Former Labour foreign secretary Jack Straw welcomed the move, which he said would have come at some stage but had been "accelerated" by developments in Iraq.

Iranian president Hassan Rouhani watching the country's football team play Nigeria in the 2014 World Cup Relations have improved since the election of Hassan Rouhani, here watching Iran's World Cup match

"I hope it will lead to a new strategic approach to see Iran as much more of a partner than an adversary," he told the BBC News Channel.

Former senior diplomat Sir William Patey told Radio 4's Today programme that it was potentially a "very significant moment" for dealings between the two countries.

"Iran is often seen as the enemy and has seen us as the enemy," he said.

"Against a backdrop of an improving relationship with the prospect of a nuclear deal, there is a prospect of having a more constructive relationship with Iran because there is a bigger enemy - which is Isis."

However, he warned the "potential for falling out with Iran is always very high".

General view of damage and debris left by protesters in British embassy in Tehran in 2011 Protesters caused damage and left debris in the British embassy in Tehran in 2011

The storming of the British embassy in 2011, in retaliation for UK support for sanctions against Tehran, was one of series of incidents in the past decade that have ratcheted up tensions between the countries.

In 2007, 14 Royal Navy sailors were detained by the Iranian authorities after they were accused of violating Iranian territorial waters.

The appointment of a UK-based British charge d'affaires to Tehran last year was seen as a sign of a thaw in relations. However, the UK government still has concerns about Iran's role in Syria, where it is supporting the government of Bashar al-Assad in its fight against rebel groups and its backing for Hezbollah in Lebanon.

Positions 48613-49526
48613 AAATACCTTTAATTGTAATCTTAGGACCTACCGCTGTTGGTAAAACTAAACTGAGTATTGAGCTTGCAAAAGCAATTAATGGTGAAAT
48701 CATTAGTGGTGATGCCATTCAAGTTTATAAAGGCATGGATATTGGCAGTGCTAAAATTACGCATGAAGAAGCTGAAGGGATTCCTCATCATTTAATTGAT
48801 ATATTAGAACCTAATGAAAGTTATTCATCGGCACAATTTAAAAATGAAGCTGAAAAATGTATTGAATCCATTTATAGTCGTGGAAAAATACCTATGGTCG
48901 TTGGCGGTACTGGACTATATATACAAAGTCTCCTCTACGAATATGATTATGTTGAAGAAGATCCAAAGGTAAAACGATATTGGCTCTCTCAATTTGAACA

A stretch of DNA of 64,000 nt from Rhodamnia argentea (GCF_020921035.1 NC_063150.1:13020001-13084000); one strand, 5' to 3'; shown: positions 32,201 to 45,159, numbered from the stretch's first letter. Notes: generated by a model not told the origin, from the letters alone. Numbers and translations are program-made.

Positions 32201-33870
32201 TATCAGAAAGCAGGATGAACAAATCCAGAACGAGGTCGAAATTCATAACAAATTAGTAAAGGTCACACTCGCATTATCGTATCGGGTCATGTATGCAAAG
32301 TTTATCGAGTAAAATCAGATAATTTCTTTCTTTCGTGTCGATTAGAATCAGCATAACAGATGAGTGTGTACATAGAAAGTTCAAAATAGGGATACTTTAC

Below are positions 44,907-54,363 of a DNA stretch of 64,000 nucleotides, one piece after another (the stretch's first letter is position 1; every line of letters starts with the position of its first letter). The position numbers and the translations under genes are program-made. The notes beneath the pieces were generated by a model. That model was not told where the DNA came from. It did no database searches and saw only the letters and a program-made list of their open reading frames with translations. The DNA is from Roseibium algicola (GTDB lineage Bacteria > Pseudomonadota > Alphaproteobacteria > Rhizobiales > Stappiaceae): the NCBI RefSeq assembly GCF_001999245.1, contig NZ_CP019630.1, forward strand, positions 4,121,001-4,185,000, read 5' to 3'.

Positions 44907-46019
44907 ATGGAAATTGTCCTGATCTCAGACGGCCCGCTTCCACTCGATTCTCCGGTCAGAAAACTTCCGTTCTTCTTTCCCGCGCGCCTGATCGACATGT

The US broke off diplomatic relations with Iran in 1980 after 52 of its embassy staff were held hostage in Tehran.

 

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  • rate this
    +7

    Comment number 963.

    Many years ago whilst working in Iran I fell in love with the country. I worked in Shiraz, Esfahan, Tabriz and Tehran. I was a lot younger then but have longed to return and revisit those places that meant such a lot to me. I hope so much that a normal relationship between Iran and Britain can be established. Remember, it's governments that fall out with each other, not the people. People matter.

  • rate this
    +1

    Comment number 951.

    Of course we should have an embassy in Tehran. I've lived and worked in Iran at times from 1969 to 2008. The Iranian people are well educated and the most hospitable in the world. Read the history of Iran from the start of the 19 Century; you'll then see the UK and USA's role in the the revolution of 1979 and developments since then that caused Iran's isolation

  • rate this
    0

    Comment number 926.

    Opening an embassy is purely symbolic,diplomats are already there and always have been with or without an embassy,if without they just work covertly.Both sides need to pass messages,its been like this for as long as humans have spoken words.Its a test.They want to see if the hardliners will allow it.

  • rate this
    -34

    Comment number 702.

    As an Iranian I do Not like this fake friendship,UK always harmed us and troubled the whole Area. Uk should not be trusted under no circumstances and the blame of whats happening in middle east is entirely on UK and USA

    Iam not a hard liner by the way

  • rate this
    +45

    Comment number 384.

    Some of the comments on here betray the lack of understaning of many who post. Embassies are essential to modern day relations with other countries, regardless of our stance on the rights and wrongs of that country. Unless you are at war, it is right to maintain a presence. Communication is important, and sometimes you have to cut cards with the devil. Non-communication is even worse!